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New Jersey Division of Youth and Family Services,*Fn1 v. T.S

August 29, 2012


On appeal from the Superior Court of New Jersey, Chancery Division, Family Part, Camden County, Docket No. FG-04-0169-11.

Per curiam.



Submitted August 22, 2012

Before Judges Simonelli and Waugh.

Defendant T.S., the biological mother of M.F.S, born in March 2010, appeals from the August 18, 2011 Family Part order, which terminated her parental rights to the child. We affirm.

We derive the following facts from the record. In February 2010, respondent New Jersey Division of Youth and Family Services (Division or DYFS), received a report from a hospital alleging that defendant, then pregnant with M.F.S., was admitted to the psychiatric crisis unit after attempting suicide by hanging, and attempting to end the pregnancy by using a hammer on her abdomen to "get the baby out." Defendant had received no prenatal care, and allegedly claimed she had been raped and did not want the baby. While in the hospital, defendant allegedly attempted suicide several times, vaginally inserted a spoon to induce labor, and ruptured her amniotic sac, causing her to go into labor and deliver M.F.S. six weeks prematurely.

M.F.S. was born with respiratory distress, sepsis, and bleeding on the left and right side of her brain, was unable to control her body temperature on her own, and could not eat without assistance. M.F.S. also has Sickle Cell Anemia, developmental delays, hip dysplasia, reflux, and Cerebral Palsy. She must be medically monitored very closely, and will have significant physical limitations requiring treatment for the rest of her life. Among treatments, M.F.S. presently attends physical therapy three times weekly, requires leg braces, and is expected to be wheelchair-bound, depending on the progression of the Cerebral Palsy.

The Division obtained custody of M.F.S. based on serious concerns about the mental stability of defendant and her mother, K.S., with whom defendant lived all of her life. On April 1, 2010, the Division placed M.F.S. in a foster home for medically fragile children, where she currently remains. The foster parents want to adopt her.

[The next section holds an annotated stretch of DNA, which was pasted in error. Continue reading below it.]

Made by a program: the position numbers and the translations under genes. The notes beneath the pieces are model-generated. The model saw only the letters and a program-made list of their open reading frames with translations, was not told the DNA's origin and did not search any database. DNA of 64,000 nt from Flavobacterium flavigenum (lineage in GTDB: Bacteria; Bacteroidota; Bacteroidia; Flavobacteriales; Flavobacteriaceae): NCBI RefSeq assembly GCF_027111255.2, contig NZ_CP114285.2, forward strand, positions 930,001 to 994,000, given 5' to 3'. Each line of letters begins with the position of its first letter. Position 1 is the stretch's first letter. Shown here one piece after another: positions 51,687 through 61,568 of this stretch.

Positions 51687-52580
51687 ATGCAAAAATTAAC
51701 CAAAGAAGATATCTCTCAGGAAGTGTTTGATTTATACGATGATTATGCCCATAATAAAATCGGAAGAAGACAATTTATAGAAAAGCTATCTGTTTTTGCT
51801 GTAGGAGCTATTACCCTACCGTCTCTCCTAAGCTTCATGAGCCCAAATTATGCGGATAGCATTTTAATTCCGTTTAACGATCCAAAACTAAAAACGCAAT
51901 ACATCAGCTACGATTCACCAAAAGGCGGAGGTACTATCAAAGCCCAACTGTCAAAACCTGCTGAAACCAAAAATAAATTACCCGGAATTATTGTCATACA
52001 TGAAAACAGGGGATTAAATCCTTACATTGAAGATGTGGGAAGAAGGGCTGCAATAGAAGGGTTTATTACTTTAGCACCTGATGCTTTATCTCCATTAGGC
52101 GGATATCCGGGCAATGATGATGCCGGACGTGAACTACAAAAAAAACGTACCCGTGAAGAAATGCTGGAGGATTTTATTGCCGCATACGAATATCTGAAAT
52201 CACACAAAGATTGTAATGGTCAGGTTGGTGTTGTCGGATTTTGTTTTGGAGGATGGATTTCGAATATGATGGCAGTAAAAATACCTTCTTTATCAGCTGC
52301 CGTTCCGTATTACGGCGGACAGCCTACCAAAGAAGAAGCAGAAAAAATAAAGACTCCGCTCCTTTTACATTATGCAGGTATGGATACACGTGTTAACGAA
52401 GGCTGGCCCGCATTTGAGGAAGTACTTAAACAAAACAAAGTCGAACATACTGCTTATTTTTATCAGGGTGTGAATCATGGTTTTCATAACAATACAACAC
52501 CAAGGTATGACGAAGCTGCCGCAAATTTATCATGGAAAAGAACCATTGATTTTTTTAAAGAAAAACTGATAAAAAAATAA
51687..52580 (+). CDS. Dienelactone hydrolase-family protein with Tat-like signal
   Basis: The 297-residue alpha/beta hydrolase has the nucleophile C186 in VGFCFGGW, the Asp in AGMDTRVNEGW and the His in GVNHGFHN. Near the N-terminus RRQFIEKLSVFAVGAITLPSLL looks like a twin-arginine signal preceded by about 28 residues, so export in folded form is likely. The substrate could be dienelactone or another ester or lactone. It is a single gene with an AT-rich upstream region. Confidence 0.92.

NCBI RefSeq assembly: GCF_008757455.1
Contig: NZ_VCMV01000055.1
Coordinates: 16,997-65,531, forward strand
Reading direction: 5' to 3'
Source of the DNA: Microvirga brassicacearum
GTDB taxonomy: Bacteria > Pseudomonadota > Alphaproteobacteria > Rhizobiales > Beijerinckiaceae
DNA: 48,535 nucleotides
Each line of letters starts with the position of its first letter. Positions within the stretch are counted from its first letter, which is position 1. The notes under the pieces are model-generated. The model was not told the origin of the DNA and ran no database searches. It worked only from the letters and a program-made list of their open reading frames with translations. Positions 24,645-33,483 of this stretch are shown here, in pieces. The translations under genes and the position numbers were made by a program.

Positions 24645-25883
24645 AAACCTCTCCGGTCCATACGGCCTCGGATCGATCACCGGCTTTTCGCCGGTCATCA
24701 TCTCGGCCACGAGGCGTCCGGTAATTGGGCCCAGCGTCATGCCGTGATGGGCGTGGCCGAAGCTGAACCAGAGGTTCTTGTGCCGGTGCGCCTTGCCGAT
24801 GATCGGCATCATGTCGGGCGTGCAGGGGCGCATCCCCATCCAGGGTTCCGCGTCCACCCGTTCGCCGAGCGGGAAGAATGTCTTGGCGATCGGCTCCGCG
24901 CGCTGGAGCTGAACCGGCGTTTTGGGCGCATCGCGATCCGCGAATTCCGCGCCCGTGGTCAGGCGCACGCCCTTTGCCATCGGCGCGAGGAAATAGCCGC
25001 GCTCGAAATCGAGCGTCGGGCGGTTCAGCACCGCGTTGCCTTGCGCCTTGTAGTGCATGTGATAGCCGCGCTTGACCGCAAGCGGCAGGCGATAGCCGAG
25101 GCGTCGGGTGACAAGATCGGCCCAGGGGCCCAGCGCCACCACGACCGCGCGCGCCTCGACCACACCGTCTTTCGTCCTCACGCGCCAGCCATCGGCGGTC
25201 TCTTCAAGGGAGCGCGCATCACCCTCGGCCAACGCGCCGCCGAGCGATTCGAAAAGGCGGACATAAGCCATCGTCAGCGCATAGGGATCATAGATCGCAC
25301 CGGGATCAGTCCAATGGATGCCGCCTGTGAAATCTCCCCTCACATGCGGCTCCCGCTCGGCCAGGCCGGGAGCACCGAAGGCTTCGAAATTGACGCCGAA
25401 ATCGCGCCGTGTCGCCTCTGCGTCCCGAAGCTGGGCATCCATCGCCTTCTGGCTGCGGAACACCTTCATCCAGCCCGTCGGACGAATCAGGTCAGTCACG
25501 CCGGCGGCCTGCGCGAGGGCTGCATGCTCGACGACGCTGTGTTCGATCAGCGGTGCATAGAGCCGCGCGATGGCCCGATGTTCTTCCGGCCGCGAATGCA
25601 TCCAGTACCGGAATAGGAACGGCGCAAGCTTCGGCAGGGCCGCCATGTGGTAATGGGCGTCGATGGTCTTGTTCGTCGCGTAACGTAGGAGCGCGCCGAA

On April 7, 2010, Larry N. Seidman, Ph.D., performed a psychological evaluation of defendant. During the interview, defendant denied everything the hospital had reported and said that the reporters had lied. Tests revealed that defendant has an IQ of fifty-five, and is mildly mentally retarded and functionally illiterate, among other deficiencies. Based on the test results, Dr. Seidman opined:

Complicating [defendant's] clinical picture are signs of an underlying thought disturbance, characterized by poor judgment, a high level of anxiety, infantile social behavior, and a propensity toward egocentric, aggressive, and hysterical acting-out behavior. Further, [defendant's] immaturity, problems in control of anger and her primitive drives, and significant feelings of depression, are likely to cause her to behave in a highly unpredictable manner, and to have great conflicts regarding the female role, which is apt to result in considerable problems taking adequate responsibility for caring for her child.

The doctor diagnosed defendant with mild to moderate mental retardation, psychotic disorder not otherwise specified, generalized anxiety disorder, and dysthymic disorder. He concluded that defendant is "intellectually, adaptively, and emotionally unable to care for her infant child regardless of the quality and quantity of the treatment plan offered to her."

On April 26, 2010, Rafael M. Baez, M.D., performed a psychiatric evaluation of defendant. Defendant denied she had any psychiatric or medical history, previous psychiatric hospitalizations, or past treatments with psychiatric medications. Dr. Baez diagnosed defendant with borderline personality disorder and dependent personality disorder. He concluded that defendant "has no insight whatsoever and also is having denial about herself and her problems."

On March 2, 2011, Bancroft G. Davis, Psy.D. performed a psychological evaluation of defendant to determine if she could safely and appropriately parent and supervise M.F.S. Defendant was enrolled in anger management and parenting skills classes at the time of the evaluation. She denied that she had tried to end her pregnancy, had past suicidal ideation, or had a history of mental health difficulties, anger management problems, anxiety, depression, or self-injurious behavior. Tests confirmed that defendant is functionally illiterate and has an IQ of fifty-five. Tests also revealed that defendant's concentration and attention were fair to poor; her insight and ...

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